View Full Version : What's this Carbide coating.

10-11-2014, 09:46 AM
I have been looking for the best router bits for shaping polystyrene for a long while however I still yet to find a good solution that is not crazy priced. The best I have found so far is these burrs from the USA at $40 each and which are supposedly carbide coated however it would be great if they were a bit longer.There is one but in the USA also I have found but runs in at $600 each !

I have been looking every were to try and find out ho they do the spiky carbide coating but with no luck so as to possibly look into having something custom made possibly how ever no idea of cost or if it is even posable.

as it is only for cutting foam would it be posable to have some made with the spikes just in steel and then heat treated? I have no real idea but just looking for options other wise it will have to be a long flute to do a ruff out and change for a final pass with a burr.

10-11-2014, 09:50 AM
Any use ?


10-11-2014, 12:59 PM
Unfortunately not I'm looking for exactly the same as my picture just with the cutting depth to be about 3 inches rather than 1.5

10-11-2014, 01:39 PM
This seems to be the manufacturer http://www.saburr-tooth.com/index.htm can't seem to find any info on longer shanks on their site though. Do you need the whole burr to be 3 inches or just the shank? If you're happy with a longer shank perhaps you can have an adapter made, to give the effect of a longer shank, to fit your spindle

10-11-2014, 02:37 PM
Yes those are the ones I got, a longer shank would be a start but ideally the cutting edge wants to be longer . Many thanks

10-11-2014, 06:12 PM
What you are looking for is called a rotary rasp.

Boyan Silyavski
10-11-2014, 06:23 PM
Thats definetely non stick teflon coating, similar to Freud .

Now i i don't have something clear. Why use burs instead of some ultra sharp sharp micro grain carbide router bit, say 3 flute straight long reach?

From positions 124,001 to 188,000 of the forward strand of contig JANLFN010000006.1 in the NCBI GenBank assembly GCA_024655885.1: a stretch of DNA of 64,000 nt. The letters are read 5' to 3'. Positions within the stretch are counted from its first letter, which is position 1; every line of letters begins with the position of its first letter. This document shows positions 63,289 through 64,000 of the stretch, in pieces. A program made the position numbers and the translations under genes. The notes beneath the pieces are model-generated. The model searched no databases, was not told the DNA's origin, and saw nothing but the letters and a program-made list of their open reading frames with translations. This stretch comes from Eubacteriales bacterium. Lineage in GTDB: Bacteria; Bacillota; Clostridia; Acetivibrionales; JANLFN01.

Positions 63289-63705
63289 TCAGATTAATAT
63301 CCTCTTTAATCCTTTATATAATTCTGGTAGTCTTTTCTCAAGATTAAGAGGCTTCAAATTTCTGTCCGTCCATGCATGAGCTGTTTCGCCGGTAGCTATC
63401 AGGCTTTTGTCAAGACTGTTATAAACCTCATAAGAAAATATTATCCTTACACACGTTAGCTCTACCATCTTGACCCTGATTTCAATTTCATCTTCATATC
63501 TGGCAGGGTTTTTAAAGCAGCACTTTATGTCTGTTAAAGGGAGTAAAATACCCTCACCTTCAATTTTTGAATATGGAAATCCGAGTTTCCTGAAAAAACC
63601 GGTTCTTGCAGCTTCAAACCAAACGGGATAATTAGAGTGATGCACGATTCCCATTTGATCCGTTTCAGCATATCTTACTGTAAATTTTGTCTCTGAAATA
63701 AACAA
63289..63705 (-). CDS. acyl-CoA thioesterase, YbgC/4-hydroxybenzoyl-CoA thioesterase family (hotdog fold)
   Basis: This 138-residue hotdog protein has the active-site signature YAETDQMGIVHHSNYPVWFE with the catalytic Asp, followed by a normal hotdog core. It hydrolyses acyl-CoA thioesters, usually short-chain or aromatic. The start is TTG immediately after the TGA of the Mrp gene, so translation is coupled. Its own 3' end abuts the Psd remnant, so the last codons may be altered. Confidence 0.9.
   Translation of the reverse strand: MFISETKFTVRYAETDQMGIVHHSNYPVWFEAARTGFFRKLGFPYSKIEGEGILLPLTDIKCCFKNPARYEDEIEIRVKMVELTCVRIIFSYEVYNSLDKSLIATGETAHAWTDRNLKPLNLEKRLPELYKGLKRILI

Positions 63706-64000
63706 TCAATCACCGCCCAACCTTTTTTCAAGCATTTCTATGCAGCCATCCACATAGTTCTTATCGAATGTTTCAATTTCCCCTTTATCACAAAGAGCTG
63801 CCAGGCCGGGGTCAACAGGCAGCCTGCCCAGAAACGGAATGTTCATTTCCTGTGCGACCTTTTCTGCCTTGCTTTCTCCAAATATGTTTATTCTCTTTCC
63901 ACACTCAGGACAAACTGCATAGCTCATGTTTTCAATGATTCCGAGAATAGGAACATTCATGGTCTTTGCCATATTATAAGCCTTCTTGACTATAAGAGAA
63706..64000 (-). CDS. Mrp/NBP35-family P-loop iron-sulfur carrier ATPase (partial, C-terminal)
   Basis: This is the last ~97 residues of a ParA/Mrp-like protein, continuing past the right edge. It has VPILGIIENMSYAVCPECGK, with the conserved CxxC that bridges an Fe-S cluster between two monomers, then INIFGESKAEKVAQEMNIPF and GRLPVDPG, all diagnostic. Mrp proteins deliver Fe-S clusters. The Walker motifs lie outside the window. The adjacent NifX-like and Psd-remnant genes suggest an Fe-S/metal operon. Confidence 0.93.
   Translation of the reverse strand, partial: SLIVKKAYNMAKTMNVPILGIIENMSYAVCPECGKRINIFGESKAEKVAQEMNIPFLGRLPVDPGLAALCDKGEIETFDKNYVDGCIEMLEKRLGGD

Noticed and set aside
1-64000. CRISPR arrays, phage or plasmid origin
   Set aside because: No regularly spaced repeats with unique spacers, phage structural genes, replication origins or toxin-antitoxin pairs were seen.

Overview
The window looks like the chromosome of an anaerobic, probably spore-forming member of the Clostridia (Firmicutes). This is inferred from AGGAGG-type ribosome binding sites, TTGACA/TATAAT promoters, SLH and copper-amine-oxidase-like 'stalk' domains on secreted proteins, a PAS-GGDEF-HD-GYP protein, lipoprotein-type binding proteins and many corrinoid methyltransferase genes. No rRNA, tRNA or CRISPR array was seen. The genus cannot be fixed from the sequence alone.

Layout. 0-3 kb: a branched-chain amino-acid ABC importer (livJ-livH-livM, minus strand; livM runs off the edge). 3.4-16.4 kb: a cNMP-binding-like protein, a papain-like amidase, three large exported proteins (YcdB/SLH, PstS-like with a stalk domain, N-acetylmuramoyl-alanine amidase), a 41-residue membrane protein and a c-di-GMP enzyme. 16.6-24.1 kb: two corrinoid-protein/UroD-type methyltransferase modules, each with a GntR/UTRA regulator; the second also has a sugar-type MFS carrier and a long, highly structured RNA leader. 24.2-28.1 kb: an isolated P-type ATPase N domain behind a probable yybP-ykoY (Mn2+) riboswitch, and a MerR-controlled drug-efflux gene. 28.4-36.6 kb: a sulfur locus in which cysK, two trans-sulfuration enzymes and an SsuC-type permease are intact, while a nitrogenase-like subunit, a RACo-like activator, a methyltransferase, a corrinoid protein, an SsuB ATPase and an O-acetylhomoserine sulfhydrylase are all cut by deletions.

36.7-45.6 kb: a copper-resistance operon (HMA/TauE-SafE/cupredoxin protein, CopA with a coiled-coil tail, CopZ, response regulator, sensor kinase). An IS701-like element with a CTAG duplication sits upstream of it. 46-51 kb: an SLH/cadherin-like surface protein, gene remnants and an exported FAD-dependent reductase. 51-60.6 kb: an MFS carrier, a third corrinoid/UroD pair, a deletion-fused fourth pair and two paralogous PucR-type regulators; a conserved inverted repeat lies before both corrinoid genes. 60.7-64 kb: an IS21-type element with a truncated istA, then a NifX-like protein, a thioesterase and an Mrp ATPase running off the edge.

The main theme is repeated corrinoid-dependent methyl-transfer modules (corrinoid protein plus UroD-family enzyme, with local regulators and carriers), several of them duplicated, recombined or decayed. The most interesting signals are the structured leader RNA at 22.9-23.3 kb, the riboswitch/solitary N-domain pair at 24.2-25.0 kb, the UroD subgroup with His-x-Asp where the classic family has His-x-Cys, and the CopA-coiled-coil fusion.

I don't see how you will route faster with these compared to normal router bit. Also if you insist on burrr just buy roughing bits.

What size bit, depth of cut, speed and step over? lets do the calc here. cause i dont see it right using these bits on foam.

10-11-2014, 09:22 PM
there's these ones from France....http://www.hand-stitched-rasp-riffler.com/rape-rotative-diametre-25-mm.html

Or this, I know it's only a ball but it's 30mm diameter? http://www.clasohlson.com/uk/Rotary-Rasp/30-9512

10-11-2014, 10:30 PM
The burr style is a prity standard practice when working on surfboards. From experience I have had in the past normal fluted bits can tend to heat up after a long duration and coolant is not a option and on eps this can end up melting the foam which can make a right mess. The burrs also give a great surface Finnish.

im open to ideas ?

I played with the two burrs I have today and even the fine one seams good.

No idea how hard or I fit would be posable but would it be posable to make a blank bit on a lathe and then coat it in some sort of abrasive grit? I'm assuming balancing would be the major problem?

Boyan Silyavski
10-11-2014, 11:13 PM
i would give you tons of ideas but you have to give me some data to work with :monkey:

What size burr, depth of cut, speed and step over you use now? Do you pocket or slot cut? What is your collet size ? Spindle kw and rpm? What speeds your machine is capable of? What rails and ballscrew ?

11-11-2014, 12:28 PM
The two burrs I have are 33mm cutting depth and 21dia 64mm overall The ideal would be something around 25mm dia 75-90 mm cutting depth 130mm over all
I have a 2.2kw water cooled huanyang spindle so er20 collet so 13mm max using hywin 20 rails x is on mod 1 rack geared 3.2-1 rapid is set at 10,000 mm/min but capable of a lot more but to scared to set higher at the moment. y and z are 1610 ball screw set at 2500mm min and it is quite happy cutting at 2500mm/min. When cutting a surfboard it is basically just running up and down the length with very small y and z movements most of the time

Boyan Silyavski
13-11-2014, 03:10 AM
I remember somebody using plan drill bits for the purpose. A good bit like Dormer is quite balanced. Leave, flatten or ball nose the face. But a proper reamer I belive is what will do the job.
As you can see bellow more or less the special foam cutters look similar.

so why not just buy proper foam cutter or try some of what I suggest for a diy solution

Look at this baby